Wizard and Glass is the fourth novel in the The Dark Tower series by Stephen King.
Finished on: 11.7.2017
[Here are my reviews of the other novels in the series.]
Roland, Jake, Eddie, Susannah and Oy manage to defeat Blaine and arrive at the Topeka railway station, Kansas. Only it’s not the Kansas of Jake’s, Eddie’s and Susannah’s world. Something awful has happened here. As they leave the city, they come close to something Roland calls a “thinny”, an eerie hole in the dimensional fabric. As they camp for the night, Roland tells them the story of where he encountered a thinny for the first time, which is also the story of his first big love, Susan Delgado.
Most of Wizard and Glass is spent in Roland’s past, a “detour” from the quest I very much enjoyed, even though I had some issues here and there with a couple of things.
The novel starts with the ending of the last book’s plot – that ended on a cliffhanger that would have probably enraged me if I hadn’t read the novels at a point where everything was published already. And I thought the ending was very fitting, but I was also happy that it didn’t take up more time and we could leave Blaine behind pretty quickly.
Diving into Roland’s past was great, though. I loved Cuthbert and Alain and I wouldn’t have minded for a second to spend even more time with them. I also generally liked Susan, but I did have my issues with the way she is treated. For one, I really hoped for a second there that she wouldn’t get fridged – wouldn’t it have been awful enough for Roland if he could never see her again, or their child (of course she gets pregnant immediately and of course, she knows about it immediately as well), while she gets to live out her life in peace, even with her fair share of sadness? And then to die of old age, while Roland has to live his seemingly eternal life without her? But no, she has to die here to give him manpain – and in pretty much the worst possible way.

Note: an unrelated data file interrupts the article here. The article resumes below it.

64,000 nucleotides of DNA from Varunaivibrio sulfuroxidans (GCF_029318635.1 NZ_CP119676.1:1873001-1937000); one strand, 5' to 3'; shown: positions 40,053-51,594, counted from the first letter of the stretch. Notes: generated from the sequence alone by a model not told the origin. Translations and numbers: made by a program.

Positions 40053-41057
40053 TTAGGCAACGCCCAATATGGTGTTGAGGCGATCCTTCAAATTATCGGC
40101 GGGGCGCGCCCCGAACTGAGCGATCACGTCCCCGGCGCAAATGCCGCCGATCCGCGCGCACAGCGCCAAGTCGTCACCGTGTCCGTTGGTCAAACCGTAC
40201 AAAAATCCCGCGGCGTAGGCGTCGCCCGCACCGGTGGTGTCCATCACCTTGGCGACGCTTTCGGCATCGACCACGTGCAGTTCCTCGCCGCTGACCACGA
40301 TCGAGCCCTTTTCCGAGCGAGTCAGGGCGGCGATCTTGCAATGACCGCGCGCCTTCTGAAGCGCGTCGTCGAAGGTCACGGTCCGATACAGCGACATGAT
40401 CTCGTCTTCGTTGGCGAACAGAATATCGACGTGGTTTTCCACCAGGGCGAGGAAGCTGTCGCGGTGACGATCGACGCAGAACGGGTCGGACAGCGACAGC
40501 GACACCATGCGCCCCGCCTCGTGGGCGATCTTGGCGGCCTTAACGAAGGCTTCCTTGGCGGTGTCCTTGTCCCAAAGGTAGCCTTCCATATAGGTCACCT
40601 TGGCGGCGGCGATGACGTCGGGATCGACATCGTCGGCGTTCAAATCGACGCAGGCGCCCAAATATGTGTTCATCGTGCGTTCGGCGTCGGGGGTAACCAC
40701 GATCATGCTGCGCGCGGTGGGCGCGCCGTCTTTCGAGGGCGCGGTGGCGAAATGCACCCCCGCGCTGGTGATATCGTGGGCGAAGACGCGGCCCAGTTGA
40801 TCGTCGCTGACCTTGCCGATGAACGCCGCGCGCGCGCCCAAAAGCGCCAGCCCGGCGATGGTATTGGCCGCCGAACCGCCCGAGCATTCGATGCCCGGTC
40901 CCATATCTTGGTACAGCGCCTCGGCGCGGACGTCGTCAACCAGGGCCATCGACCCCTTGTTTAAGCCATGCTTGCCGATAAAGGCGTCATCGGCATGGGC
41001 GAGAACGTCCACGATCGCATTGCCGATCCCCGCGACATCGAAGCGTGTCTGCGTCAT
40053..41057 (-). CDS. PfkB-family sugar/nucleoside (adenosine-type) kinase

In a story that pretty much features only horrible women, with Susan as the one wonderful exception, this kind of misogynistic plotting is even worse. And it combines umcomfortably with the fact that it all takes place in Roland’s world’s version of Mexico, Mejis, meaning that most people are latinxs in the story (yay for representation), but the most beautiful person there – Susan – is fair and blond, and her blond hair is a huge point and fetishized by pretty much everyone. Hello, racism/colorism.
And to sour the taste even more, there was Roland’s hate for his mother that I couldn’t really understand. It was so obvious that she didn’t chose to betray his father and be with Marten, but was coerced by him. And then, she, too, gets fridged to further Roland’s manpain even more, by having him accidentally kill her. Extremely frustrating.
When we return from the story in the story, the book ends up in Oz, which I generally liked as a narrative turn, but things happened a little too fast there, getting quickly rid of a plot point that seemed to have been meant for a bigger purpose in the last book.
Despite these misgivings I had with the story, I did enjoy reading it, and Wizard and Glass is definitely one of my more favorite books of the series so far. That’s how much King could pull me into this world.
Summarizing: Some problems, but mostly strong storytelling.